Merpel is pleased obstacles like band integrity did not persist into the 90s, with no such arrangement in place between Robbie and Gary. Otherwise there might have been a far inferior soundtrack to the Morrisons supermarkets commercials (just a coincidence ...)

(At left: the original legend)

Thursday, 21 August 2008

Truth, transparency and the role of academic research

P. Bernt Hugenholtz is someone for whom this member of the IPKat team has the highest regard. Attached to the Institute for Information Law at the University of Amsterdam, he has established his reputation as a scholar, a lawyer and as an acute observer of reality on so many occasions that his credentials are not seriously open to challenge. Accordingly -- while the IPKat may not (and indeed does not) agree with everything Professor Hugenholtz has ever said or written -- he would not lightly dissent from any position which he has taken on a matter of substance. It was therefore with a sense of increasing outrage that this Kat read the text of an open letter sent by Professor H to Dr Jose Manuel Barroso, President of the European Commission. The letter goes like this:

" The Institute for Information Law (IViR) of the University of Amsterdam is a leading research institute in the field of European copyright law. In 2006 and 2007, IViR produced two major studies on EU copyright law and policy:

The Recasting of Copyright & Related Rights for the Knowledge Economy,

Study on the Implementation and Effect in Member States' Laws of Directive 2001/29/EC on the Harmonisation of Certain Aspects of Copyright and Related Rights in the Information Society.

Both studies were commissioned by the Commission (DG Internal Market and Services) in December 2005, discussed at great length with Commission officials at every stage of their completion, officially approved by the Commission, and finally published on the DG Market website. Both studies were researched and written by teams of expert researchers in the fields of law and economics that were recruited from IViR and various other European institutes. In addition, the main conclusions of the Recasting Study were discussed with leading European scholars in the field of intellectual property law, prior to its final submission.

Since their completion and publication, both studies have attracted considerable attention in scholarly circles and among stakeholders and continue to play an important role in informing the current debate on the future of copyright law and policy in the EU. It comes therefore as a complete surprise to us to discover that our studies have been almost entirely ignored in the so-called `forward looking package' on Intellectual Property that the Commission has released on July 16, 2008.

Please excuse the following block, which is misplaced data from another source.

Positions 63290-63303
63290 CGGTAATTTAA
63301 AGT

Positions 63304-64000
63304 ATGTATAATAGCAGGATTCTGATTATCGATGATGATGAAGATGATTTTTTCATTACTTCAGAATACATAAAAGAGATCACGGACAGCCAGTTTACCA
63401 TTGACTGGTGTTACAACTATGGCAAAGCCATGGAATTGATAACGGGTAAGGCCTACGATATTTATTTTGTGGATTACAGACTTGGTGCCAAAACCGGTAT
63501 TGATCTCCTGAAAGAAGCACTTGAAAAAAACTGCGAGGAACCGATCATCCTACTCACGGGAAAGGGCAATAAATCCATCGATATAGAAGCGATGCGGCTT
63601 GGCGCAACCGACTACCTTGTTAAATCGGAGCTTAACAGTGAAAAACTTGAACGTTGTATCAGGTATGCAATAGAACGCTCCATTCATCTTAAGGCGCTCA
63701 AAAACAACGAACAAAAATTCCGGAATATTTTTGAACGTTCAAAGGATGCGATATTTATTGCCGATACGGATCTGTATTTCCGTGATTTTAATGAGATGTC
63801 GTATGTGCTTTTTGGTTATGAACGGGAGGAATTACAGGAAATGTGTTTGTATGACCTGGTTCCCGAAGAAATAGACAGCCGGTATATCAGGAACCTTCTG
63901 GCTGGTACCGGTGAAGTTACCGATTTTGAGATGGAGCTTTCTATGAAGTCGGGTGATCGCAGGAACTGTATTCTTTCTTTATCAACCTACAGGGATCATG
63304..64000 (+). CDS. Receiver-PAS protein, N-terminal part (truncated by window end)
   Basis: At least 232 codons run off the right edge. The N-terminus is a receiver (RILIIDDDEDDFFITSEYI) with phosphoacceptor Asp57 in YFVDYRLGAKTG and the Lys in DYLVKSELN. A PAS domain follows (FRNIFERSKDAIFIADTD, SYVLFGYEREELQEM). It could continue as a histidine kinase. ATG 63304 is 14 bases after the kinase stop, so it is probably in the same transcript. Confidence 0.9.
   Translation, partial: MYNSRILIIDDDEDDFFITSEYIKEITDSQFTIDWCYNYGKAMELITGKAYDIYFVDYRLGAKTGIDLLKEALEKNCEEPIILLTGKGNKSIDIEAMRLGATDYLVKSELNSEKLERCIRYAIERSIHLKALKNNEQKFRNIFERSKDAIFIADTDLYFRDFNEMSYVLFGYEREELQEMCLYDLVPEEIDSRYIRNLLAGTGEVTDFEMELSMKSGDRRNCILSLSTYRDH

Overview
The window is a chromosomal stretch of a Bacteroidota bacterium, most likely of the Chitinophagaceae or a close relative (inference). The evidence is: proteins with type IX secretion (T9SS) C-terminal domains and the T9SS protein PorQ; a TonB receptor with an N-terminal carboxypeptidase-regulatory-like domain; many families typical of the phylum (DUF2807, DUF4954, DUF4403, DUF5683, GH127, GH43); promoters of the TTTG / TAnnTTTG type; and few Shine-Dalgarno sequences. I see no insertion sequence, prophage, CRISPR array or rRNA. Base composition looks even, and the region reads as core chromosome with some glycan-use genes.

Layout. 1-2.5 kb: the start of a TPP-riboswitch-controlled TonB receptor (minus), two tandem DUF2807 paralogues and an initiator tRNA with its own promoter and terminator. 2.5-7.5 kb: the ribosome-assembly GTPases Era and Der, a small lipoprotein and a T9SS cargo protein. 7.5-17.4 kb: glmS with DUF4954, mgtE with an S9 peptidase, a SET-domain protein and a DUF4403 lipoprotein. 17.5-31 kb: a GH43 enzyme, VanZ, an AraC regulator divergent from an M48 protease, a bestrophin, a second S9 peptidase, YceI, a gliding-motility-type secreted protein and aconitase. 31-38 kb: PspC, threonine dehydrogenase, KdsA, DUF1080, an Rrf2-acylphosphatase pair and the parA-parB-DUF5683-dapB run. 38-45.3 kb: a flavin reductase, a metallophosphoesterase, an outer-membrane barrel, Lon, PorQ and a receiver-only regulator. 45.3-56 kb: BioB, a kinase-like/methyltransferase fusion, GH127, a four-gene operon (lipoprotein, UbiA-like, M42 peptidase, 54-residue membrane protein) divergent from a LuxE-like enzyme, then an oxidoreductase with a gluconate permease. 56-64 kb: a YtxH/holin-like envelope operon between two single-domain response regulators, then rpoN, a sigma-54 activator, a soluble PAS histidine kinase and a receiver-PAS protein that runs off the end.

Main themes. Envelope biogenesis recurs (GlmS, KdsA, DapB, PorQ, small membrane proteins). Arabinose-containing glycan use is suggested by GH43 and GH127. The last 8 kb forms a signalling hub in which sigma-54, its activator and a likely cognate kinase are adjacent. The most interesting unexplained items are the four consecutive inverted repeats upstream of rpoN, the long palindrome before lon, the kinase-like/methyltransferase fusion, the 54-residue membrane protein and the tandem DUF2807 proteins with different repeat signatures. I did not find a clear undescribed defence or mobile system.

The Explanatory Memorandum that accompanies the proposal for a term extension of the rights of performing artists and phonogram producers, which is the centre-piece of the Commission's package, references at various places studies and data provided by stakeholders, but fails to even mention our Recasting Study, which deals with the topic of term extension in detail and, on the basis of a thorough legal and economic analysis, rejects the main arguments made in favour of an extension. The Explanatory Memorandum also disregards our critical analysis of the issue of co-written musical works, which constitutes a separate chapter of the Recasting Study.

Amazingly and quite misleadingly, the Explanatory Memorandum states (on p. 6, in fine) that `[T]here was no need for external expertise'. This is patently untrue, as the terms of reference of the Recasting Study, which were drawn up by the European Commission (Invitation to tender Markt/2005/08/D), expressly asked for the examination of, among other issues, the need for a term extension and the issue of co-written musical works. The Impact Assessment that supposedly underlies the Commission's proposal also ignores the Recasting Study, except for a single mention in footnote 51, which quotes our study out of context. Similarly, the Green Paper on Copyright in the Knowledge Economy, that covers much of the terrain explored in both our studies, once again ignores the critical findings of our research.

We are, of course, well aware that several conclusions of the IViR studies do not agree with the policy choices underlying the Commission's proposals. And we are certainly not so nave as to expect that the recommendations of an academic institution such as ours, however well researched and conceived they may be, will find their way into the Commission's policies in undiluted form. What we would expect however is that our work, which was expressly commissioned by the policy unit in charge of these proposals, be given the appropriate consideration by the Commission and be duly referenced in its policy documents, in particular wherever the Commission's policy choices depart from our studies' main recommendations.